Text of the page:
Like a good shepherd guiding his flock of wandering, led-astray sheep, Christian opened the church door and white light flooded through and washed over Jack’s group as they all prepared to go home, which I took to mean heaven. They were all finally ready to move on together and I guess that’s a happy ending of sorts. I took comfort in the fact that none of them would ever experience pain, loss or separation again, and it made me wonder if your loved ones who have passed before you are really there to welcome you into the afterlife transition. I certainly hope so. Death has always been one of those things that keep me lying awake at night. I have a real fear of the unknown and of being alone.

The series began with a close-up of Jack’s eye opening as he was lying on the bamboo jungle’s floor after surviving the plane crash. I thought it was perfect that it ended with a close-up of Jack’s eye closing, as he succumbed to death on that same bamboo jungle’s floor, once again finding himself lying next to Walt’s dog, Vincent. By the end, I, too, was finally ready to move on. I’d like to say farewell to Lost with some of the lyrics to Supertramp’s hit “Goodbye Stranger”:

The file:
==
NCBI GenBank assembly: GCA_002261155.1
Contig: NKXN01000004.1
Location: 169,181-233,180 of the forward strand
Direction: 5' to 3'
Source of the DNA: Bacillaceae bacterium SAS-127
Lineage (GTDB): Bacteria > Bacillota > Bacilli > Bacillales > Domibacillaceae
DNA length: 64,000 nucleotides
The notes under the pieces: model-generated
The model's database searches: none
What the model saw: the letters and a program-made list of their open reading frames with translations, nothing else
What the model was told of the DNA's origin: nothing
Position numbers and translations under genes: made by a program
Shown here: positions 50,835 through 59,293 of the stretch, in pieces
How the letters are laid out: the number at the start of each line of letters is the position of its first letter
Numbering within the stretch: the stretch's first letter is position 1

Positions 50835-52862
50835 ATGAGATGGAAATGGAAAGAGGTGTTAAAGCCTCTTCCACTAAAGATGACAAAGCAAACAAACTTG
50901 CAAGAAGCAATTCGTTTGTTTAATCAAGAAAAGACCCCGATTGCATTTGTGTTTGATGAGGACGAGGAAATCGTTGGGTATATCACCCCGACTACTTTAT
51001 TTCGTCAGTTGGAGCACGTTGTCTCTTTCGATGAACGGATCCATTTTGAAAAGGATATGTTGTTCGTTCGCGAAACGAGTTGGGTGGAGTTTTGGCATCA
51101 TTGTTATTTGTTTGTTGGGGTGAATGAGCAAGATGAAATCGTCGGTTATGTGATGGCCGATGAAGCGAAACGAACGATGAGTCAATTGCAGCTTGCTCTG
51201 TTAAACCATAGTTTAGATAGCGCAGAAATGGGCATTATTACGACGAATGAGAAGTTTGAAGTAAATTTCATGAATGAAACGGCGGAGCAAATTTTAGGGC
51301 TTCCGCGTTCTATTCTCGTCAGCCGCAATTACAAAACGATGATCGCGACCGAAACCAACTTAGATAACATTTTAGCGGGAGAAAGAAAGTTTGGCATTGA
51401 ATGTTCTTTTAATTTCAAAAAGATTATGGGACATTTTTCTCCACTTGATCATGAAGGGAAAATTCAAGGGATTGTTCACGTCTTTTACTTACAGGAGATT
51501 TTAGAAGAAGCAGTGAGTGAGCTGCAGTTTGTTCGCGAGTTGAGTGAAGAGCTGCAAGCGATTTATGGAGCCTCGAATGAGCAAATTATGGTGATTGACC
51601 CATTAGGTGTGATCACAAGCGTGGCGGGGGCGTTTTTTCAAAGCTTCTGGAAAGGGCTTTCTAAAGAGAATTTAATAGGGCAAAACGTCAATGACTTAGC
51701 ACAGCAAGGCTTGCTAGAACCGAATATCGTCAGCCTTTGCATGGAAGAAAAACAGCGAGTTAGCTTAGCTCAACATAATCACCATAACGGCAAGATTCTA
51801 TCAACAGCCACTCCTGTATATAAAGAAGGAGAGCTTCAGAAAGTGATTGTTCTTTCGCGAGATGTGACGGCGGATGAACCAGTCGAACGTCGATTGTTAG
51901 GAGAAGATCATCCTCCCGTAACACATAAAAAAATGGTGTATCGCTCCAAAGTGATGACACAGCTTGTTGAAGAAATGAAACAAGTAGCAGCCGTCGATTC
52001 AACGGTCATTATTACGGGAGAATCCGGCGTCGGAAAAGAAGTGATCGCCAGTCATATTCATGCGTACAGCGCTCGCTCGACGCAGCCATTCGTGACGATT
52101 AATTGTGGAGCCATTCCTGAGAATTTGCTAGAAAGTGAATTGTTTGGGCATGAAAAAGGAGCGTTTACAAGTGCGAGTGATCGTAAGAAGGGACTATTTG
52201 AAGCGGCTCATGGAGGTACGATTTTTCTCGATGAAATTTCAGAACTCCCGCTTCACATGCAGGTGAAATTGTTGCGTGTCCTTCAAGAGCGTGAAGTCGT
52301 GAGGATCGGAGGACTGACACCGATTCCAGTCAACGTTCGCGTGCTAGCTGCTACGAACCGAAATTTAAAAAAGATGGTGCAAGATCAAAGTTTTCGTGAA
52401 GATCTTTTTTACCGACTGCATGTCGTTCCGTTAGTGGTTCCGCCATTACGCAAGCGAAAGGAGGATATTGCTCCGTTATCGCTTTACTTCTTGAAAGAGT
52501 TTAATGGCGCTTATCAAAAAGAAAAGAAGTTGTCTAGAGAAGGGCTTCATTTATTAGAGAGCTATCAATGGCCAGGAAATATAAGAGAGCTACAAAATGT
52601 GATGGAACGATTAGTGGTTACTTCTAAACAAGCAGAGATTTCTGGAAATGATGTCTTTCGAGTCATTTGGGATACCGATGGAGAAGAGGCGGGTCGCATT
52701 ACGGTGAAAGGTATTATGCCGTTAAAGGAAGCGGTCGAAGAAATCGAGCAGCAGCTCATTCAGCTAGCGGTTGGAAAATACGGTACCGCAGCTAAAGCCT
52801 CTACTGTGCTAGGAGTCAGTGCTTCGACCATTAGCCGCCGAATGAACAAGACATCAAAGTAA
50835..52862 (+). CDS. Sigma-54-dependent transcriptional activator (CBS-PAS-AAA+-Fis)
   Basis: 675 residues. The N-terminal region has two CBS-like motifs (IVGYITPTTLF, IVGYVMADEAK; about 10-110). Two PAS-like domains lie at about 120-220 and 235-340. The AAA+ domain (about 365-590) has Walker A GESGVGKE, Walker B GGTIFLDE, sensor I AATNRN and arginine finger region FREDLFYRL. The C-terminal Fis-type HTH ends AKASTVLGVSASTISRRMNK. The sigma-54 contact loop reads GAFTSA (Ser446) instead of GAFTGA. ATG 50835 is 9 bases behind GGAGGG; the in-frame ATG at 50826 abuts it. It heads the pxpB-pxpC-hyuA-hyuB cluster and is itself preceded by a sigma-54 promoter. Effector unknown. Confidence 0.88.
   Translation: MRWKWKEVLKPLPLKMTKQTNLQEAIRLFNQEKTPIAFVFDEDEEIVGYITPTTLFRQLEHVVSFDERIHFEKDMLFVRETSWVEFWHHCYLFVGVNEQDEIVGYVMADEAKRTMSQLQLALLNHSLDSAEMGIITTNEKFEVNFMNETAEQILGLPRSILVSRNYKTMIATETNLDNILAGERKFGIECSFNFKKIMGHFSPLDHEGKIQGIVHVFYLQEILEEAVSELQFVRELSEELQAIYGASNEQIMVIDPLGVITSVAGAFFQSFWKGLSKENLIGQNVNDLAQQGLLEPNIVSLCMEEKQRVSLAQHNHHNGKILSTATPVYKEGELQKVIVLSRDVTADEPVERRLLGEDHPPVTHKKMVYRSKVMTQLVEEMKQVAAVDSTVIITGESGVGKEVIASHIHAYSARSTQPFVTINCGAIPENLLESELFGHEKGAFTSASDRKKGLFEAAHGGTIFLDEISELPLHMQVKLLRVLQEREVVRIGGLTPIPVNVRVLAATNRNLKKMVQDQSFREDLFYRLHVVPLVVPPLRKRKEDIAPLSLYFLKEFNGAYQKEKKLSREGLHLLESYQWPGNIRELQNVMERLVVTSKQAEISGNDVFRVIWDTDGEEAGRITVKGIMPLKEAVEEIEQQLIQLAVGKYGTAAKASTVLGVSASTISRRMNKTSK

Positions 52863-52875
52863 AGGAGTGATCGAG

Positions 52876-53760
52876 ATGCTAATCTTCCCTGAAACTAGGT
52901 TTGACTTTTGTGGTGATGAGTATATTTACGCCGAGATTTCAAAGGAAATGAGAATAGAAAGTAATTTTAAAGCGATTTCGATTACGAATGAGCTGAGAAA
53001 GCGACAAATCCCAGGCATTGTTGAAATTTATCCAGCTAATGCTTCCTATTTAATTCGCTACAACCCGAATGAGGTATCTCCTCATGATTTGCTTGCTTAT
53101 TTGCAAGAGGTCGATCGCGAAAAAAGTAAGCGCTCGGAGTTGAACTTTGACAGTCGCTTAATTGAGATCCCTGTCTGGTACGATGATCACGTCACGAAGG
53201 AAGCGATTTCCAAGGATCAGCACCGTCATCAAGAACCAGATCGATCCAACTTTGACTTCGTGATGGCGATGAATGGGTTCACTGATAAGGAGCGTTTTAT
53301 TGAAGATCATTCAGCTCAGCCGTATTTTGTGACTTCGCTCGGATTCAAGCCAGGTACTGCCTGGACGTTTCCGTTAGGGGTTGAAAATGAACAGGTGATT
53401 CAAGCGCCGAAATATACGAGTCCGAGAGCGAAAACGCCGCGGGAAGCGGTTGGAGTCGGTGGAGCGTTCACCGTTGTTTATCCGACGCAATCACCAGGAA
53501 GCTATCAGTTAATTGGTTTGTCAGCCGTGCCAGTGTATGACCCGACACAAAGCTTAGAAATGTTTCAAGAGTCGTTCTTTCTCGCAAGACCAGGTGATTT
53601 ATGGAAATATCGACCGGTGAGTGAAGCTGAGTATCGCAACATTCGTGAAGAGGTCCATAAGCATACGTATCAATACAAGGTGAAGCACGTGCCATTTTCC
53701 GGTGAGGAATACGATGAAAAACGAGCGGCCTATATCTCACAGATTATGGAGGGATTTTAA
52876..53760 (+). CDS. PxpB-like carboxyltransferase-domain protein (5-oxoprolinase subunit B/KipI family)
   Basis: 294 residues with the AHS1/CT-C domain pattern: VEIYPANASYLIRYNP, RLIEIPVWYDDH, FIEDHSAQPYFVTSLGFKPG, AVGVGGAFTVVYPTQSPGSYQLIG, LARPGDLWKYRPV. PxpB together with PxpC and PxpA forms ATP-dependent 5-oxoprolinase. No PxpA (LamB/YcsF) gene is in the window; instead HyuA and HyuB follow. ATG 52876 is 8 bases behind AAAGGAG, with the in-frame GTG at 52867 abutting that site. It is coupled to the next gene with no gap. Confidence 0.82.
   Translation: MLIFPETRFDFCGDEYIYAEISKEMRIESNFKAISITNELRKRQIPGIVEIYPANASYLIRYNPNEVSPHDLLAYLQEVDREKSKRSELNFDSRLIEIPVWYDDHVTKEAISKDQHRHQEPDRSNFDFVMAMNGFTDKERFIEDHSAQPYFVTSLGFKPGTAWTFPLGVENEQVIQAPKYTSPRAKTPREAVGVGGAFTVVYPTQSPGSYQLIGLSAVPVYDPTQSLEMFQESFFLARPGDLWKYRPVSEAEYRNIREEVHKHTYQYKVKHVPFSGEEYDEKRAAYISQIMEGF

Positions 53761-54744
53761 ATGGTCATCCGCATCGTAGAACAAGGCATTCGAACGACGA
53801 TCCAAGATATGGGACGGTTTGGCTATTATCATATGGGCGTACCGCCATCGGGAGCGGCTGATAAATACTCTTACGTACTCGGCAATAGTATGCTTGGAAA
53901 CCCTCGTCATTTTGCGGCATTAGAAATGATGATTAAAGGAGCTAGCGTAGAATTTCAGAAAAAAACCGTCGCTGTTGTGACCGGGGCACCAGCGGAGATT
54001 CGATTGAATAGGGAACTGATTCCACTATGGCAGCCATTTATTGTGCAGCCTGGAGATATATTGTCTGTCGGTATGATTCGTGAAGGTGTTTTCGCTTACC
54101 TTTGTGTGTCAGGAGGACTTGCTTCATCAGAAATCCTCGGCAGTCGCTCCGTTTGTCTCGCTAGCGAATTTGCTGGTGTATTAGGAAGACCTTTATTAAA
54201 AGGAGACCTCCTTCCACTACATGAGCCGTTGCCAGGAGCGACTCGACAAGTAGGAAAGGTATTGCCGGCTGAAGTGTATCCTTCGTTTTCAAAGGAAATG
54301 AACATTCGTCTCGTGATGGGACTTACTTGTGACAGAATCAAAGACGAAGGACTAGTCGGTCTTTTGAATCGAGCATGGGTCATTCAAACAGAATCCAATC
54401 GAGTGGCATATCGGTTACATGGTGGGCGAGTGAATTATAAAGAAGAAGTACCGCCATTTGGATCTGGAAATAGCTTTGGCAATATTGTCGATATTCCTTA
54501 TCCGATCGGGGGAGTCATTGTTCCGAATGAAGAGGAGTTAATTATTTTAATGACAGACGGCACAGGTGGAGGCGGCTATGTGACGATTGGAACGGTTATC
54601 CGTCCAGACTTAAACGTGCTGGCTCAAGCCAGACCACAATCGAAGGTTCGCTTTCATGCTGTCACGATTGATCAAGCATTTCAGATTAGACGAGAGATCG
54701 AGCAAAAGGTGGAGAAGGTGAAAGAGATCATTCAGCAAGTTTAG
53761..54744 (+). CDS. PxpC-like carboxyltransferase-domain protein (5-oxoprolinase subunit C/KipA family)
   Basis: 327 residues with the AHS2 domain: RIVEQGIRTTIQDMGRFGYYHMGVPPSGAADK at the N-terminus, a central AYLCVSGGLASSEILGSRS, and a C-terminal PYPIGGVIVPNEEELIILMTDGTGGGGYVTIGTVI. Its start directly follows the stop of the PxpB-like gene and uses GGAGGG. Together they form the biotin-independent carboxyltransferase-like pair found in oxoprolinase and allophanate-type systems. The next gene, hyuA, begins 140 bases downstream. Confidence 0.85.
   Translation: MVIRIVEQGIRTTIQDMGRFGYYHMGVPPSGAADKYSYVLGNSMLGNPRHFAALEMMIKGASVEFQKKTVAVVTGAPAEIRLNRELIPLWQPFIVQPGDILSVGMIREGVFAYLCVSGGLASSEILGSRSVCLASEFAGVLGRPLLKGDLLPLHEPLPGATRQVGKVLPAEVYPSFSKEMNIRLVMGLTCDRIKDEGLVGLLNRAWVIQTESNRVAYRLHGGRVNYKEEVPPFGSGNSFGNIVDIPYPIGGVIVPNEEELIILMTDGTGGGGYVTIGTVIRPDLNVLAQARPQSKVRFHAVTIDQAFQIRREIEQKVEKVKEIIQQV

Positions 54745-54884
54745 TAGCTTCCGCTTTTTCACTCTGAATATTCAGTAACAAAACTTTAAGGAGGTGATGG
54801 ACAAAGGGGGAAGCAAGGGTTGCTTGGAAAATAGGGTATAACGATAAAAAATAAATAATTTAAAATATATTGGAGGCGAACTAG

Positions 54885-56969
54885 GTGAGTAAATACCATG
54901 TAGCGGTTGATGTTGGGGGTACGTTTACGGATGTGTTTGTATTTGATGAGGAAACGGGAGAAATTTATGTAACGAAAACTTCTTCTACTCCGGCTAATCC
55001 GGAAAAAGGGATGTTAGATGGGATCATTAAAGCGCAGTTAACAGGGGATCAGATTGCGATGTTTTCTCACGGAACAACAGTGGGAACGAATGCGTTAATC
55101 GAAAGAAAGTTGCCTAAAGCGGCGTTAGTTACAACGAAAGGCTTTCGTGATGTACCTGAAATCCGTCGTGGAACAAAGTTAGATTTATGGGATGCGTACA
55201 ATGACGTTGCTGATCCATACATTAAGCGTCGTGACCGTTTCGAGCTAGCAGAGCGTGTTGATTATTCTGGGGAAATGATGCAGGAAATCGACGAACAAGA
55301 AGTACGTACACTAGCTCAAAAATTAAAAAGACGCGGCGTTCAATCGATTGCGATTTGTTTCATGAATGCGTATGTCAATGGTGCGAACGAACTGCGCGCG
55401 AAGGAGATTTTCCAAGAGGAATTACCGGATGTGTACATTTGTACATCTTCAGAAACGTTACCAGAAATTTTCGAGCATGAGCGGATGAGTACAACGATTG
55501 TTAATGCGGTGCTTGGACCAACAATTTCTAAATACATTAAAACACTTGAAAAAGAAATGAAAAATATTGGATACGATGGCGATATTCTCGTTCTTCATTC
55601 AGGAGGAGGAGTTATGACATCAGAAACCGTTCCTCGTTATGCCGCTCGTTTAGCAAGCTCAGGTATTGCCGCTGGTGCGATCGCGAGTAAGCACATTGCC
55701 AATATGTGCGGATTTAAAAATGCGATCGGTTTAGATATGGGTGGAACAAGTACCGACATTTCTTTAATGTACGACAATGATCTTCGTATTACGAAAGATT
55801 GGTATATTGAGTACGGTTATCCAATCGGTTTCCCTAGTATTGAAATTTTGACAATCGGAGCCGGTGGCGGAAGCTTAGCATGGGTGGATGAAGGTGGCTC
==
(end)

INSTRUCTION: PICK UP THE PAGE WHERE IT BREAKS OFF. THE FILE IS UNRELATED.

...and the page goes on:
“Goodbye strangers. It’s been nice, hope you find your paradise.
Tried to see your point of view, hope your dreams will all come true.
Goodbye Sawyer, goodbye Ben, will we ever meet again?”

Memorable Quote:

“Everyone dies some time, kiddo. Some of them before you, some long after you.” – Christian Shephard
“But why are they all here now?” – Jack
“Well, there is no ‘now’ here.” – Christian
“Where are we, dad?” – Jack
“This is a place that you – that you all made together so that you could find one another. The most important part of your life was the time that you spent with these people. That’s why all of you are here. Nobody does it alone, Jack. You needed all of them, and they needed you.” – Christian
“For what?” – Jack
“To remember. And to … let go.” – Christian
“Kate – she said we were leaving.” – Jack
“Not leave. No. Moving on.” – Christian
“Where are we going?” – Jack
“Let’s go find out.” – Christian

Photo Credit: ABC